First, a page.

Other firms have also recently noted that cash is becoming a compelling alternative to stocks. Equity strategists at Goldman Sachs and Bank of America Merrill Lynch have both characterized cash as “competitive.” Jefferies analysts noted that “the equity market is facing some higher competition from higher rates,” suggesting that investors could potentially see better returns by leaving cash in a risk-free, interest-bearing bank account.
Individual investors are, in fact, more pessimistic about equity market performance than they have been in more than five years, according to a survey by the American Association of Individual Investors. Based on the results for the week ending December 12, 49% of individual investors carry a bearish sentiment about the direction of the stock market for the next 6 months.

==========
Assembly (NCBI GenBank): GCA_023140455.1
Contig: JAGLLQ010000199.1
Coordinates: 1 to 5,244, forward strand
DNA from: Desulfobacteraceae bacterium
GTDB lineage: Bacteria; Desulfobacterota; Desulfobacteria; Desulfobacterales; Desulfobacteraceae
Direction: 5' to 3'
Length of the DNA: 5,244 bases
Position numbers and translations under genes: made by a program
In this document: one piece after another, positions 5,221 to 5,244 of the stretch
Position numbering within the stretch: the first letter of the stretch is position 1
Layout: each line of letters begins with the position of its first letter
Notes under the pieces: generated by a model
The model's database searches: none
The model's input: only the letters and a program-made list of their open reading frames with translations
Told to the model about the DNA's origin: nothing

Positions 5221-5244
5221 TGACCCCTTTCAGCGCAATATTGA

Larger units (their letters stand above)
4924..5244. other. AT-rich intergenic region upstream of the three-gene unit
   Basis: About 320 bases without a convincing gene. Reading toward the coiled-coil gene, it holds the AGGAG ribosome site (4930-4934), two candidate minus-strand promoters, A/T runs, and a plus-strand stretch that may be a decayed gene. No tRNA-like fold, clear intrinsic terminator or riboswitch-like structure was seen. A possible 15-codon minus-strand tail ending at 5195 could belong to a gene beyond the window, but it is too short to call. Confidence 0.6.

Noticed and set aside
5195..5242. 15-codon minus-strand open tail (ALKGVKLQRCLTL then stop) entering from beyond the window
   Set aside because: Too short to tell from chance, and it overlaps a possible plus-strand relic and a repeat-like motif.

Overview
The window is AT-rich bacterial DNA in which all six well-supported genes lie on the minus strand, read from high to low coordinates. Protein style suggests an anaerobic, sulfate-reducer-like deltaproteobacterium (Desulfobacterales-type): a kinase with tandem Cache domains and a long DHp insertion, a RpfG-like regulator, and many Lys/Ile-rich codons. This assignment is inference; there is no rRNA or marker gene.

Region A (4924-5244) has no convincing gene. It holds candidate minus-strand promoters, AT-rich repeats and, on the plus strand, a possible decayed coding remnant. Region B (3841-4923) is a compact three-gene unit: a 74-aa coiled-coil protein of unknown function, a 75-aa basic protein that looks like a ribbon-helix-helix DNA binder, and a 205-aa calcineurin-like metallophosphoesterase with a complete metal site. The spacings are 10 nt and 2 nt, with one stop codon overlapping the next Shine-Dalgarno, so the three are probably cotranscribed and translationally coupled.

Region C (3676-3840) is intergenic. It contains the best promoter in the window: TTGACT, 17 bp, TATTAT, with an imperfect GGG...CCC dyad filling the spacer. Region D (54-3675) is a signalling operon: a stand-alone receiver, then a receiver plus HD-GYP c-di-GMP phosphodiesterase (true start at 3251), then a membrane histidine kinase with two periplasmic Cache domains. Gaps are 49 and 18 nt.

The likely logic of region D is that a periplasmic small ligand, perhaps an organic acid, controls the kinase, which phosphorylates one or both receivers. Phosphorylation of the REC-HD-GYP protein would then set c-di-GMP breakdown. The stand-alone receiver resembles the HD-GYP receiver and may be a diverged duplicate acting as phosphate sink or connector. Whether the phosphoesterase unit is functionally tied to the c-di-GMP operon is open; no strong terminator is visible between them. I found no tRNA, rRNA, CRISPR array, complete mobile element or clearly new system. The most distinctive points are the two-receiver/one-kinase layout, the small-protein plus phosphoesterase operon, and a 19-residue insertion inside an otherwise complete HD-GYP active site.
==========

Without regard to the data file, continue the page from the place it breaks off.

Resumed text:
STOCKS: Johnson & Johnson slumps after Reuters reported that the company knew baby powder contained asbestos
Shares of Johnson & Johnson (JNJ) dropped in the wake of a Reuters report that the company knew for years that its baby power supplies contained asbestos. The report published Friday was based on a review of documents and deposition and trial testimony, which Reuters said showed that from at least 1971 to the early 2000s, multiple employees from across departments were aware that raw talc and finished powders sometimes tested positive for small amounts of asbestos. An outside litigator for J&J told Reuters that the findings were “false and misleading.” Shares of J&J fell 10.13% to $132.86 each as of market close, erasing more than $39 billion in market value.